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Home Staging

Anatomy of a Vacant Staging

I completed the staging of a vacant home a few days ago that illustrated many of the challenges faced in our industry. To the uninitiated, vacant staging refers to the process of furnishing and accessorizing a home in such a way that it reflects a certain universal ideal of what home buyers aspire to, highlighting the home’s best features while minimizing those that may be deemed less desirable. The goal is to evoke an emotional response from a potential buyer, allowing them to picture themselves living their ideal life in THIS home.

 

The first problem faced when staging a vacant home is cost. While it is not necessary to bring in all the furnishings needed to reside comfortably, you do need enough furniture to suggest comfort, and to illustrate how spaces might be utilized. Whether renting or purchasing, furniture is expensive. Few people realize that most rental furniture companies require a 3 month minimum charge, and pricing is structured so that they recoup the suggested retail price of rental furniture in about 6 months, meaning that when renting, you are typically paying a minimum 50% of suggested retail, plus tax, delivery, and often an insurance surcharge. Professional Home Stagers usually qualify for some type of discounts from these rental furniture companies, but the savings are minimal. Also, selection is limited, and the styles usually skewed to serve a lower end market. Then there is also the cost of accessories, art, lamps, rugs, towels, bedding, and staging services to consider.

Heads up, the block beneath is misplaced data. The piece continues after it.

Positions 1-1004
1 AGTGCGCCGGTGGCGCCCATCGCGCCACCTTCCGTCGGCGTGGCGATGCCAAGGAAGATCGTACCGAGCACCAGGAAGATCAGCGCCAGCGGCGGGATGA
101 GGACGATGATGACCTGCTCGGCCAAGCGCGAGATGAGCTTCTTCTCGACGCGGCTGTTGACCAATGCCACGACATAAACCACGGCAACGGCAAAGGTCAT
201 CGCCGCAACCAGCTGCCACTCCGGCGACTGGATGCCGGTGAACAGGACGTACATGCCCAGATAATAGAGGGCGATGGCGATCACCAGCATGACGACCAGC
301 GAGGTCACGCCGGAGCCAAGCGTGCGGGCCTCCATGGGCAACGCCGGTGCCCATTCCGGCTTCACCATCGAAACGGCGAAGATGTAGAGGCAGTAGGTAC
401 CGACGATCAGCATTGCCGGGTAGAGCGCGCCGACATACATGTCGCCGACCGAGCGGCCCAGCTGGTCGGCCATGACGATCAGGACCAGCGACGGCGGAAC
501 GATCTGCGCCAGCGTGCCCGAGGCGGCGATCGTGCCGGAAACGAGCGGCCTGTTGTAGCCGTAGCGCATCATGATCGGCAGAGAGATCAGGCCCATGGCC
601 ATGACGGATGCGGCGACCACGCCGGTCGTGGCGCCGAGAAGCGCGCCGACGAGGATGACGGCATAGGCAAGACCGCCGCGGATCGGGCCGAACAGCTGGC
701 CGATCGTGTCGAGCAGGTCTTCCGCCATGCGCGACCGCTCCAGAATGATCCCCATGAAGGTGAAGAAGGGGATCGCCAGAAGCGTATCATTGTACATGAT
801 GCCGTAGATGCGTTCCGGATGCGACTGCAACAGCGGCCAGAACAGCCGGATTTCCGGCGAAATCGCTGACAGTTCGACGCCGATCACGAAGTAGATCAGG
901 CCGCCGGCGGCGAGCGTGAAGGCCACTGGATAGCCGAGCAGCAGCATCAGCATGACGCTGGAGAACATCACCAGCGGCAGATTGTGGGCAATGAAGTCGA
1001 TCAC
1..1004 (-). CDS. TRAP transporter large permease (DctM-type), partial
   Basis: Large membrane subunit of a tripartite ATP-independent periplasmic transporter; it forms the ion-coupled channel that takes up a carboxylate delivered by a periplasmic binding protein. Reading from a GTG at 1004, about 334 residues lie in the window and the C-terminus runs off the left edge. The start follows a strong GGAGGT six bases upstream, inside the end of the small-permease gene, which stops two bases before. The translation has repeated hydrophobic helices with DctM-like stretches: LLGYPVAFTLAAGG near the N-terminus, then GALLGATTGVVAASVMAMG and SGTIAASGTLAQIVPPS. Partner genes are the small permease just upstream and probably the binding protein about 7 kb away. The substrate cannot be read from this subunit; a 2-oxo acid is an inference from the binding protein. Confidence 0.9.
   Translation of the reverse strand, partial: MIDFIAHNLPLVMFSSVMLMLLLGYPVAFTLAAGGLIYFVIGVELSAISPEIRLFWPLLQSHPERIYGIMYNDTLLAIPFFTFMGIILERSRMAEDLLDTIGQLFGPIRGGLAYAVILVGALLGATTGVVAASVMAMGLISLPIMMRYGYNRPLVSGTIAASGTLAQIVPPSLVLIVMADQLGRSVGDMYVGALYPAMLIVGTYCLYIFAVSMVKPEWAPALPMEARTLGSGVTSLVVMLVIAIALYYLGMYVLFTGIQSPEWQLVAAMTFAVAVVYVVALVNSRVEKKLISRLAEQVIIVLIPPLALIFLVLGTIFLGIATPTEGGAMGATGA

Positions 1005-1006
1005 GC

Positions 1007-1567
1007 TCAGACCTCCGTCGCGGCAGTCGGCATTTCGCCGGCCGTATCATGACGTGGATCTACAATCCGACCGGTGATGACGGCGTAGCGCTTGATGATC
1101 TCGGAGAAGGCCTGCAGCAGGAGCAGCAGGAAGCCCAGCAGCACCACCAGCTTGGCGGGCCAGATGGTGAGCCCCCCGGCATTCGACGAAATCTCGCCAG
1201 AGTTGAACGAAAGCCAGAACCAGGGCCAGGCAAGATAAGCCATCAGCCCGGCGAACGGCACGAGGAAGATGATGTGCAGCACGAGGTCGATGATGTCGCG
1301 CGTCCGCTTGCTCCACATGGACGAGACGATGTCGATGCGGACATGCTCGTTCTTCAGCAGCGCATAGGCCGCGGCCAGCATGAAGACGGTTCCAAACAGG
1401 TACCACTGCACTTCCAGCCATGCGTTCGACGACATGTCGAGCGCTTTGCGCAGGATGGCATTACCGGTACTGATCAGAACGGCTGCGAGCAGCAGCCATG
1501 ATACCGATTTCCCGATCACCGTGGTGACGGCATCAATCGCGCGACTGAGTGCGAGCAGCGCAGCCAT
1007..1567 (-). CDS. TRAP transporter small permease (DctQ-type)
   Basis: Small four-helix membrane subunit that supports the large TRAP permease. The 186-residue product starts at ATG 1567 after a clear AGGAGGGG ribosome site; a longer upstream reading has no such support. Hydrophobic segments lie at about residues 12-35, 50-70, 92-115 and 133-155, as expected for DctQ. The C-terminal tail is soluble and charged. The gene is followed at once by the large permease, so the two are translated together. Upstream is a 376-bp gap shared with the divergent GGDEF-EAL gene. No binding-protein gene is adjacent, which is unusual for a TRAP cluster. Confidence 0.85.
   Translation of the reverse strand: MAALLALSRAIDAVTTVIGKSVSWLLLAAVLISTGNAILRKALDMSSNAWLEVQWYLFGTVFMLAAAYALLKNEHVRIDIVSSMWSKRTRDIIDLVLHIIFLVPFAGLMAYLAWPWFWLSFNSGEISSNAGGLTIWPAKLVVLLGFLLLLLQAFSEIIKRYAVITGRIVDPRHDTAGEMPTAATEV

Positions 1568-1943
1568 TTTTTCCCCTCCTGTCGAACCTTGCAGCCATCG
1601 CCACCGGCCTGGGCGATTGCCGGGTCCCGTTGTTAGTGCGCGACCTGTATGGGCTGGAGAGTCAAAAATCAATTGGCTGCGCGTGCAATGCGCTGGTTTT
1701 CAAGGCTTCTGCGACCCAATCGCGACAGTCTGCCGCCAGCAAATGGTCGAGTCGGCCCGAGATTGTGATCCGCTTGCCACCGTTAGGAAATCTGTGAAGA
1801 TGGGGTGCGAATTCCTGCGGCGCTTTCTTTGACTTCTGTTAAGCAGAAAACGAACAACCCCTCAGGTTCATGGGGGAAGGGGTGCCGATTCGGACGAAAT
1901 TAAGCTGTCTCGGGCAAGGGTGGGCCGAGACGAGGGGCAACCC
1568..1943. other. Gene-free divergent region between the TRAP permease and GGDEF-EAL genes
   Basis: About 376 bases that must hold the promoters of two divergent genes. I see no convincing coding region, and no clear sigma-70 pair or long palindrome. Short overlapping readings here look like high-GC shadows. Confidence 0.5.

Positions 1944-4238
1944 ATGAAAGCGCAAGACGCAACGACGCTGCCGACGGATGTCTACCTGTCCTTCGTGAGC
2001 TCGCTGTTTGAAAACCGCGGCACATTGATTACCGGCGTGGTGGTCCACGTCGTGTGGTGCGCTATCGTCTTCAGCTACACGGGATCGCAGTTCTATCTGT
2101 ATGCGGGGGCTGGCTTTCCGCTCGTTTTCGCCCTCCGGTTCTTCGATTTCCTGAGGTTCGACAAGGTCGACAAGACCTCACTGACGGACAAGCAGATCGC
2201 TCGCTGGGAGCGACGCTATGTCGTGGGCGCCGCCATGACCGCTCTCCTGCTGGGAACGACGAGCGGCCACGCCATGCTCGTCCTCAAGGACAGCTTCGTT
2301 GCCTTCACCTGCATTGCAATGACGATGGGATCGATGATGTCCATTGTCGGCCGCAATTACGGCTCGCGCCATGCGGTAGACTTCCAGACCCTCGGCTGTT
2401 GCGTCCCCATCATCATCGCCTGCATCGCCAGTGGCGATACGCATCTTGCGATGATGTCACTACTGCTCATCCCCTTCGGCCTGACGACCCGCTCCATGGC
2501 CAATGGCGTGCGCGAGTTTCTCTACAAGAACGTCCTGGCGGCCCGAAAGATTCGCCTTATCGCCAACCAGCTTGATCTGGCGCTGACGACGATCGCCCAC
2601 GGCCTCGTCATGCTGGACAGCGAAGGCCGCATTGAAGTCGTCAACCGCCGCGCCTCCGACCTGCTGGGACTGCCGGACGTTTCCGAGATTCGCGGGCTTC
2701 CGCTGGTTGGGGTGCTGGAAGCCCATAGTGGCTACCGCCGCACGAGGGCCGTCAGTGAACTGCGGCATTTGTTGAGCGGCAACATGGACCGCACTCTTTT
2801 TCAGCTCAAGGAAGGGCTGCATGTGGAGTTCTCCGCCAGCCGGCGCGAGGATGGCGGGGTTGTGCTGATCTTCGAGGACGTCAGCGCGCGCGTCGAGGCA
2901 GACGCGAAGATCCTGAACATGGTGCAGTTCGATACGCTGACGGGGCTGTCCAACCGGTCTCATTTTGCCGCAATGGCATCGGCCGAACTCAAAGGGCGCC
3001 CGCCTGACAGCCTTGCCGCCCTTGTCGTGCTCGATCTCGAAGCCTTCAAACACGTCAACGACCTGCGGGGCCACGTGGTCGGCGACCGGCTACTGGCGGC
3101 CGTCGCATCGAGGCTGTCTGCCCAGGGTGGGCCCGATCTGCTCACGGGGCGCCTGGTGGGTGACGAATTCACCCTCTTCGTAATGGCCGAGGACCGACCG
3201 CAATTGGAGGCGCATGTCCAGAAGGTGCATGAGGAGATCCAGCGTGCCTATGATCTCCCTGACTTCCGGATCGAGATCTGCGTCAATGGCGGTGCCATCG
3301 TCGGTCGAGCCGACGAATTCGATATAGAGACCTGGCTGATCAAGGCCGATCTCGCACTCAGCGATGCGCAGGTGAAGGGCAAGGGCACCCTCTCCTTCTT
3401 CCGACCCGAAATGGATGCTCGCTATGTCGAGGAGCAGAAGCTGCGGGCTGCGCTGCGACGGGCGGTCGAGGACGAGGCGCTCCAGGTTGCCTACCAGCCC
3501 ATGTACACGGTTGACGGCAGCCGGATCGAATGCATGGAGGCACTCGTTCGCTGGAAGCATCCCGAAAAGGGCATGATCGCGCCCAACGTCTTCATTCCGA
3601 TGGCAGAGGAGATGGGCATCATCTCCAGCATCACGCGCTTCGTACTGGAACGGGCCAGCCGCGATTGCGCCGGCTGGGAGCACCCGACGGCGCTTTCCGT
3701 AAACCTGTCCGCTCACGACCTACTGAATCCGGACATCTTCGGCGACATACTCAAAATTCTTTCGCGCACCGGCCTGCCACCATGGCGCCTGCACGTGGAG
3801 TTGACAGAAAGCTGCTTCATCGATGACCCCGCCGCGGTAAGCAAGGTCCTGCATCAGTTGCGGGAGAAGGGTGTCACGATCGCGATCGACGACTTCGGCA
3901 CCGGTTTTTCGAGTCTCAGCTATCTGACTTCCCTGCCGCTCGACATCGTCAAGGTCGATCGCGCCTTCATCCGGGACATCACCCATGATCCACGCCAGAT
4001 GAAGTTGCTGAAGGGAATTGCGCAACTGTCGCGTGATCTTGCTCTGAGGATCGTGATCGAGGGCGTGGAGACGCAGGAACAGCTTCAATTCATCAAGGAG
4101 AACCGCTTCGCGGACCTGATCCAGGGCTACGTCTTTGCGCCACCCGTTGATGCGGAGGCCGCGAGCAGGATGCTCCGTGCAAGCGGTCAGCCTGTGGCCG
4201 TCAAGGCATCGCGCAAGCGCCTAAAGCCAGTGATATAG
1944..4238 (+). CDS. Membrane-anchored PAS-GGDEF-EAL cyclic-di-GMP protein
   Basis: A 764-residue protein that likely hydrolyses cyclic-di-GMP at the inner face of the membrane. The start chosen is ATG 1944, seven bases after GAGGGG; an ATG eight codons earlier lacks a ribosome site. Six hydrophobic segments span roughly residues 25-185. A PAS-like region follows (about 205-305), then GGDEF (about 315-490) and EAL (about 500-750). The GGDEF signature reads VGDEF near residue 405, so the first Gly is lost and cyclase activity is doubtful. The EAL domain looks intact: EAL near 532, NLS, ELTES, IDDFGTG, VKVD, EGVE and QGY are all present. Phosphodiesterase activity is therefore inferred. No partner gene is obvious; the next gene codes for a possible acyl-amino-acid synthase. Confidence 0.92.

Many home stagers carry their own inventory of furniture, but this requires a larger operation able to provide the logistics and staff needed for warehousing, delivery services, insurance, etc., all of which is reflected in pricing as well, although often less than that of rental furniture companies.

 

My company falls under the category of stagers who inventory smaller furnishings and accessories used to augment rental or purchased furniture, which I offer at a flat monthly rate. This allows me to stay lean in my pricing, and to save my clients from having to rent or purchase many of these kinds of items at a much higher cost. Often, rather than renting furniture for my clients, I assist them in purchasing quality used, clearance or discount furniture suited to their property’s unique needs, and then fill in with my own inventory. Frequently, this furniture sells with the home, and what does not sell can be sold to used furniture stores or on Craig’s List, somewhat reducing the overall cost of staging. Yet other times, in much the same way as with Occupied Staging projects, clients will want to use furnishings they already own to save some cash, and this can be the most challenging for the stager, because the items may not be the ideal in style, color, condition or quality. As a stager, I work with what I must, and such was the case with this project.